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Mladic Witness Heard Only "Rumours" of Srebrenica Killings
Nebojsa Jeremic, defence witness in the Mladic trial at the ICTY. (Photo: ICTY)
A former military police investigator told the trial of Ratko Mladic that he had never been asked to look into rumours of mass executions of Muslim prisoners following the fall of the Srebrenica enclave in 1995.
Nebojsa Jeremic, a lawyer by profession, served in the military police section of the Bosnian Serb army’s Zvornik Brigade during the war.
Defence counsel Miodrag Stojanovic asked the witness to describe what his duties were in this role.
Jeremic explained that he investigated the “misdoings of the soldiers who breached military discipline… took statements, wrote orders”.
“In Zvornik, in July 1995, did you receive information at any point in time about fighting around Srebrenica and what was happening there?” Stojanovic asked.
“I did not receive information from anyone – official information. I could just hear rumours, sort of, from the soldiers who were up there where the fighting was, around Srebrenica,” Jeremic replied.
The witness said military policemen on the ground had said that “there was this enormous column of Muslims from Srebrenica. Where they were moving, no one could say”. Concerned about the safety of his own family, Jeremic sent his wife and two young daughters away while he stayed in Zvornik.
The witness went on to describe an incident one afternoon when he himself had seen Bosnian Muslims (Bosniaks) being transported past the barracks where he was stationed.
“Inside [open trucks] there were women, children, and on the buses there were prisoners, men who were sitting there in the seats and between them there were soldiers of Republika Srpska armed, in camouflage uniforms. The buses went by quickly so I could not tell what unit they came from. They went by the barracks along the main road leading to Bijeljina. Now whether they turned off somewhere is something I don’t know,” he said.
Mladic stands accused of genocide and other crimes relating to the Srebrenica massacre of July 1995. The eastern Bosnian town was declared a “safe area” in 1993 and a United Nations peacekeeping battalion was assigned to protect it. Despite this special status, the Srebrenica enclave was seized by Bosnian Serb forces on July 11. In the days that followed, more than 7,000 Bosniak men and boys were murdered at a number of sites by Serb forces.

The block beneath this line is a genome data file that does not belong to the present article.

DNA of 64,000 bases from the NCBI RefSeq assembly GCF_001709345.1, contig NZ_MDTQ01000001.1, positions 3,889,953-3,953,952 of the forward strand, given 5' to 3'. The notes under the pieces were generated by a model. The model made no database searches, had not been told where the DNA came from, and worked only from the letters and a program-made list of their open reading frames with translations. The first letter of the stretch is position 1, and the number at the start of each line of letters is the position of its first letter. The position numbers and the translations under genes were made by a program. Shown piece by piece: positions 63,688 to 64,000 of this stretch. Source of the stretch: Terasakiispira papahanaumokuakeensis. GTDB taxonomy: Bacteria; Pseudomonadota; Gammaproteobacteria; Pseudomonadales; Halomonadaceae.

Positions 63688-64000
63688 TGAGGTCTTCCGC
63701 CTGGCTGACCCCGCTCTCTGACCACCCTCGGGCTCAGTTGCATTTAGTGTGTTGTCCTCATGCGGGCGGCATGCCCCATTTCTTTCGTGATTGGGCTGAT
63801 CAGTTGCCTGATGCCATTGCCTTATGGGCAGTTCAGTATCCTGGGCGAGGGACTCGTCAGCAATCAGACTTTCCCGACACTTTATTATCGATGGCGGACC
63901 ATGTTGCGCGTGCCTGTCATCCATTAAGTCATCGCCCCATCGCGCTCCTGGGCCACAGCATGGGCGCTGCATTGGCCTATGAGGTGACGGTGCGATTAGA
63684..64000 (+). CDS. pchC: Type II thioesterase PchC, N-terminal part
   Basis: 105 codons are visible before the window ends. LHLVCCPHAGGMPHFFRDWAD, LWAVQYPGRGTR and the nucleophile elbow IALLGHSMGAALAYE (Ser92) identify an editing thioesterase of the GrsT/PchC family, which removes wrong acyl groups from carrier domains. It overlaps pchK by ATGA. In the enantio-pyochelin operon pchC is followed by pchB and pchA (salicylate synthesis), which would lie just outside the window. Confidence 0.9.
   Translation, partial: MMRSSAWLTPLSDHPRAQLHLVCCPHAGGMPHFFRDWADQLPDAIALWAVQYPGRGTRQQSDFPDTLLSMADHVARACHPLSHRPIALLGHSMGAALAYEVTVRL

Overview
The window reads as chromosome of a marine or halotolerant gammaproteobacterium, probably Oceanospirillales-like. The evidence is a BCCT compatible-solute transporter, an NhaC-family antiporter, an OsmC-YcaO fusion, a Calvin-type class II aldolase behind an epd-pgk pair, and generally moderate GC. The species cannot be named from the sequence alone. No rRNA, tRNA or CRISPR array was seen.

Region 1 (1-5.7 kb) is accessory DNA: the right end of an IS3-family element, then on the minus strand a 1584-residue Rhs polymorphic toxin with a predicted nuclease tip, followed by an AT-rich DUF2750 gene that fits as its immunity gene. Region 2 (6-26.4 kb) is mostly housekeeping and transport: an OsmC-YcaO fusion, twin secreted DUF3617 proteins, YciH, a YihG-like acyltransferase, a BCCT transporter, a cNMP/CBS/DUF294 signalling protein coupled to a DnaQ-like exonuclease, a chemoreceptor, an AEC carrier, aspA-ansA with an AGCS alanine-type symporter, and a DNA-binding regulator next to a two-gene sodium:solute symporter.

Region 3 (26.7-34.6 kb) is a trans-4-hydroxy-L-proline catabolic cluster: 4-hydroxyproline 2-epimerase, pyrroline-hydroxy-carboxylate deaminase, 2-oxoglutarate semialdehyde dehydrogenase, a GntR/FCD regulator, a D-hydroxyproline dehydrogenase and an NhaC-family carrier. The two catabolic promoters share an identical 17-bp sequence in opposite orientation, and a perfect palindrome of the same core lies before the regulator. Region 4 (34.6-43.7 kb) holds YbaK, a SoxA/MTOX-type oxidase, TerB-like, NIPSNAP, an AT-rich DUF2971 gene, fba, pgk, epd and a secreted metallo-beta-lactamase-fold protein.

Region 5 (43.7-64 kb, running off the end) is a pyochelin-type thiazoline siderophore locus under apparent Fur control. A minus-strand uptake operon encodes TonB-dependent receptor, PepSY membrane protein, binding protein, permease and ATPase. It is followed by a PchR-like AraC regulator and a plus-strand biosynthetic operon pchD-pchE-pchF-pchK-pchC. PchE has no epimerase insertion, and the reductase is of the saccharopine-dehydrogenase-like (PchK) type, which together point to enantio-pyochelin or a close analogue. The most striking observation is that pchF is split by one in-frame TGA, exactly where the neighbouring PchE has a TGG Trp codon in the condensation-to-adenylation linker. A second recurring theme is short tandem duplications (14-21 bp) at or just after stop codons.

In her cross-examination, prosecutor Abeer Hasan began by questioning the witness about an incident several days after the fall of Srebrenica when two Bosnian Serb soldiers were arrested on charges of helping the enemy.
Nesko Djokic and his son Slobodan were brought to the barracks, where Jeremic questioned them in the presence of Drago Nikolic, security chief of the Zvornik Brigade.
“At first they denied that they had helped Muslims,” Jeremic said. “However, I believe that later Drago Nikolic hit the son, he slapped the son. And then the son cried and said, ‘Dad, they know everything, let’s tell them how it really was.’”
Jeremic said the two men told him that close to their house, they had found four Muslim men who asked for their help in crossing the front line and promised payment in return.
The Bosniaks were captured and they too were also brought into the barracks. Jeremic recalled that their clothes were ragged and torn and their faces bruised.
In 2006, Nikolic was given a 20-year sentence by the Hague tribunal for crimes in Srebrenica. Jeremic appeared as a prosecution witness at his trial.
In a number of cases relating to Srebrenica, Nikolic has testified that the takeover of the enclave was well-planned, and that it was made to clear to him beforehand that a massacre was planned.
Hasan then turned to previous testimony by a protected witness who survived mass executions at the Branjevo farm, where around 1,000 men were gunned down on July 16, 1995. This witness had described escaping with four other men, but because they were younger than him he could not keep up and was left behind.
The prosecution contends that these four were the same men whom Djokic encountered on July 18.
“After the investigation of this case involving the Djokic father and son, you noticed that the four Muslim prisoners were no longer there at the barracks, isn’t that correct?” Hasan asked.